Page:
2000 MW energy efficient plants
In a short period of eight months, the PDM government completed 2000 MW cost-effective power projects on Thar coal which were delayed by the PTI government, to manage the power circular debt which was increased by 115 per cent (1319 billion) during the PTI tenure.
AMI metering project
The federal government has started the Advanced Metering Infrastructure (AMI) in all power distribution companies in collaboration with the Asian Development Bank (ADB).
This state-of-the-art service will be provided to electricity consumers as per their requirements and it will help to eliminate theft, further improvement in electricity delivery, and not transfer the burden of electricity theft to consumers by obtaining accuracy.
Conversion to green energy
o cut reliance on imported fossil fuels, Pakistan plans to increase the share of clean energy to 60 per cent in its energy mix by 2030. Currently, the share of renewable energy is only about 4 per cent, according to government data. Pakistan’s energy imports during the last fiscal year were $23.3 billion, 29 per cent of the country’s total imports. The process for the generation of 10,000MW solar power in the country had already commenced and such a conversion by the federal government buildings would be the first phase.
The government has prepared a plan to ensure that all government buildings and departments are powered by solar energy. By end of April next year, all federal government departments, be it police, NACTA, health, interior, or the power ministry itself, would have access to cheap electricity. The government has prepared a National Conservation Plan to save energy.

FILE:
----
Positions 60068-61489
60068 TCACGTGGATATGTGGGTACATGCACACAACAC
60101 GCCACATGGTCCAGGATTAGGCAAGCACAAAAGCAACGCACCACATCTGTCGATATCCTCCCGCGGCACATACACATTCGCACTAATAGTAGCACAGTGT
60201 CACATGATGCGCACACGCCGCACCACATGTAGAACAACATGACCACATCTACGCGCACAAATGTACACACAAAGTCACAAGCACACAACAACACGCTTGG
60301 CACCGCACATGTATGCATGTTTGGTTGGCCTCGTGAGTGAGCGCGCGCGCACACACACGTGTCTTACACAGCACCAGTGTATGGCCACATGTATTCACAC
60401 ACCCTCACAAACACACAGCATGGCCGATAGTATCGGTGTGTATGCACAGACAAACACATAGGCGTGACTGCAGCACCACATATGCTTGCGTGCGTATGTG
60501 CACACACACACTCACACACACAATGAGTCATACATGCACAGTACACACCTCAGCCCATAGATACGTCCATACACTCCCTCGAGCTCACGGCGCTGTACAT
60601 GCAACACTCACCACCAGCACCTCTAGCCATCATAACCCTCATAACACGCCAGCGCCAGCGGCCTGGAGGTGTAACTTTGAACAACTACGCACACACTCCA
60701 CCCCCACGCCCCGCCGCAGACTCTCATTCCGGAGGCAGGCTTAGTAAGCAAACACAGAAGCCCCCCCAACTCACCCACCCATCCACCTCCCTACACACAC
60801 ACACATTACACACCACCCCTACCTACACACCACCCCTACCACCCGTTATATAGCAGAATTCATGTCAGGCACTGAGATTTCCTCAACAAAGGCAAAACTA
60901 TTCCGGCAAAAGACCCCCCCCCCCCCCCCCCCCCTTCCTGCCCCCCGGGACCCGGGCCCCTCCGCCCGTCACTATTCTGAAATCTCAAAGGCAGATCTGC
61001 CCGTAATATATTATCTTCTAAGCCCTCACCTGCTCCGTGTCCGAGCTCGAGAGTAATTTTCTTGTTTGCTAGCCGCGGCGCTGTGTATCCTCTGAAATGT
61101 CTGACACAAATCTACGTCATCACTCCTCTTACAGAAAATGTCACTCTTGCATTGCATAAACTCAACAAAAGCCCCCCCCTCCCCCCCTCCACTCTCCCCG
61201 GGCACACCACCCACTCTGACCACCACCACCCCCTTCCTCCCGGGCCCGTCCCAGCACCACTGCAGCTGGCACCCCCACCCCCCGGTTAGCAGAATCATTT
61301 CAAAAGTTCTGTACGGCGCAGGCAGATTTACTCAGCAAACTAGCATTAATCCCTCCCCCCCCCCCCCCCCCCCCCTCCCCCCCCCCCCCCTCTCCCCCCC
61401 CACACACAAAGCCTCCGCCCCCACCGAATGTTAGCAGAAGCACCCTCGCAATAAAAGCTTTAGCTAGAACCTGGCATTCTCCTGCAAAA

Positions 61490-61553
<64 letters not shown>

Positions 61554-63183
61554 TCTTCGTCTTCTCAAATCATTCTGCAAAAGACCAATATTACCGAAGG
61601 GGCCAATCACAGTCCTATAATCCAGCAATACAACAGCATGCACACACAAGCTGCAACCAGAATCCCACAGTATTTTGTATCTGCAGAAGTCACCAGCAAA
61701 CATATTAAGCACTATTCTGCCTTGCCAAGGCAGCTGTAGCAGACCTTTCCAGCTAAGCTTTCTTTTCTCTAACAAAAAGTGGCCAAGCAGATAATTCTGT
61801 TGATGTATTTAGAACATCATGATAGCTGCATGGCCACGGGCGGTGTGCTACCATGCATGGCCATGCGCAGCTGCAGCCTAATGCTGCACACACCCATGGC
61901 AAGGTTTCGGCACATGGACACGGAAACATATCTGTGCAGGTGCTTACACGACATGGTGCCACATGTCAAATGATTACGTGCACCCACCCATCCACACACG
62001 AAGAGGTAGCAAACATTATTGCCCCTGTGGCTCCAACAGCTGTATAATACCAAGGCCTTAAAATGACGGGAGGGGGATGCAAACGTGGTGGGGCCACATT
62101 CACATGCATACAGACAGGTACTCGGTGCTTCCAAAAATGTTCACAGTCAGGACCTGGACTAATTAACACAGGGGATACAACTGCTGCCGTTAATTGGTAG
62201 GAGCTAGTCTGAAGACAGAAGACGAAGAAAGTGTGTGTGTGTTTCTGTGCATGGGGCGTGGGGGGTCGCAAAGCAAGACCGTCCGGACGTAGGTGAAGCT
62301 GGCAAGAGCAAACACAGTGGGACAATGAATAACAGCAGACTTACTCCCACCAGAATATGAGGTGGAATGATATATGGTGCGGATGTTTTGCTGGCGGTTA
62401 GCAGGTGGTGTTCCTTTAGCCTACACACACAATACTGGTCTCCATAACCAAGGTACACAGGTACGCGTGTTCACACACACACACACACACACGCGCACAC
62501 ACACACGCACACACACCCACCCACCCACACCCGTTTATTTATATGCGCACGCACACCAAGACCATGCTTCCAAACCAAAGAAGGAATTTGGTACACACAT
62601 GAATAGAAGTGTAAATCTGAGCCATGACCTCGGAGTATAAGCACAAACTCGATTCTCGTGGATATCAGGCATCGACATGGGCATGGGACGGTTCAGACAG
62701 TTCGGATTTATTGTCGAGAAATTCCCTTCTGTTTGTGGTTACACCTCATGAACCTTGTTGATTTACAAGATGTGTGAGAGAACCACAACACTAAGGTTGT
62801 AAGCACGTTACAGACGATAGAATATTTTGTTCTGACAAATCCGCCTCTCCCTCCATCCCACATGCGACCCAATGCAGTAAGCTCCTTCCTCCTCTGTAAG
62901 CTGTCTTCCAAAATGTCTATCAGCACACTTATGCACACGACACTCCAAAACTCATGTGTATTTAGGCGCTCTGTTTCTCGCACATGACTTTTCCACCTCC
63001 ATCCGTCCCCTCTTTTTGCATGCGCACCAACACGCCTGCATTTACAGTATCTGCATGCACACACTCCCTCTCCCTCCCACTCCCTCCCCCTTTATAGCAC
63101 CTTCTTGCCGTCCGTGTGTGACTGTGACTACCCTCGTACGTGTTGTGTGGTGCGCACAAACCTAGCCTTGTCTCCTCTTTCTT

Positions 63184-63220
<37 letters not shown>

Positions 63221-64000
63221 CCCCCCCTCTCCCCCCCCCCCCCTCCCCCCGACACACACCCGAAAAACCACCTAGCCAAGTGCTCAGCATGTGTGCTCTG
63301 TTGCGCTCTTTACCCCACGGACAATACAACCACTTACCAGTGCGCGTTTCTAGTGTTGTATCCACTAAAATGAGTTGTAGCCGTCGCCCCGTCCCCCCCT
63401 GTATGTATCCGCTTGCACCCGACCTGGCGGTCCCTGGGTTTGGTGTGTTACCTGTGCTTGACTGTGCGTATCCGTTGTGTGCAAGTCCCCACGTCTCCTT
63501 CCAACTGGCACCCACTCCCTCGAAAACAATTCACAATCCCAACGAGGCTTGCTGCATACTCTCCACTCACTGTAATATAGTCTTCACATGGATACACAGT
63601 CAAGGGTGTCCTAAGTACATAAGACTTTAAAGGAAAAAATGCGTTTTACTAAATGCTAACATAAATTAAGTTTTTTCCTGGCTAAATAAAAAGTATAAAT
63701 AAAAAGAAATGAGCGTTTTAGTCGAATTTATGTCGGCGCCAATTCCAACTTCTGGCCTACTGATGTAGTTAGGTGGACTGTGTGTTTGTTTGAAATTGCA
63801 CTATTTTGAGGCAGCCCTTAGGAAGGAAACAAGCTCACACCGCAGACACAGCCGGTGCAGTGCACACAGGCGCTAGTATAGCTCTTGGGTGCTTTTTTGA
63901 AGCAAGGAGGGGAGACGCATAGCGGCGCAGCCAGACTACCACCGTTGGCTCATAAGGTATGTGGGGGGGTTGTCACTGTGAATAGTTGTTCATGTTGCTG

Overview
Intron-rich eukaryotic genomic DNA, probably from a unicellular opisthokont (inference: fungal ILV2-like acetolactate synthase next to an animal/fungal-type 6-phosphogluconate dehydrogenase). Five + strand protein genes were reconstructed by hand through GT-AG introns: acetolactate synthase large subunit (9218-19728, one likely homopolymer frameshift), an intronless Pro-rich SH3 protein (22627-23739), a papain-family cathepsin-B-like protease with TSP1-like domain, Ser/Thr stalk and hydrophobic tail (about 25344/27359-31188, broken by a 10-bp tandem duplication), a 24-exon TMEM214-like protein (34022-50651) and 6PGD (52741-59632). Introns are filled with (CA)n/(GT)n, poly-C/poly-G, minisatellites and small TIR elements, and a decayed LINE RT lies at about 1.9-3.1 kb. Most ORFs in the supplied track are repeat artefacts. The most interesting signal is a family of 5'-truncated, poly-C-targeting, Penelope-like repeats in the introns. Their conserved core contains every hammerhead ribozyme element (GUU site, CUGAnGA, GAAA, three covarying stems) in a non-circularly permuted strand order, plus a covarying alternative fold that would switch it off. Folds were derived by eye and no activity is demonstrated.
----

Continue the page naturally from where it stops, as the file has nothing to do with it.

Flood relief efforts
The government established a National Flood Response and Coordination Centre — with representatives from the National Disaster Management Authority (NDMA), federal stakeholders, provincial governments, and the Pakistan Army — to oversee the national response to the 2022 floods when one-third of the country went underwater. According to official estimates, the floods caused loss and damage of 30 billion USD to Pakistan’s economy.
The 2022 Pakistan Floods Response Plan focused on the immediate needs of 5.2 million people, with the lifesaving response and relief activities covering food security, assistance for agriculture and livestock, shelter and nonfood items, nutrition programmes, primary health services, protection, water supply and sanitation, women’s health, and education support.
The Government of Pakistan was able to garner international support to provide instant relief to the flood affectees. As of 7 November 2022, 19.7 per cent of the government’s appeal for $816.0 million has been funded by the Asian Development Bank and other donor agencies. The Asian Infrastructure Investment Bank has approved a $500 million loan to the government, as parallel co-financing of ADB’s $1,500 million under the Building Resilience with Active Countercyclical Expenditures Programme. Although that programme’s support extends across Pakistan, part of the funding is also expected to roll out relief and recovery efforts for the most vulnerable segments of the 33 million people affected by the 2022 floods.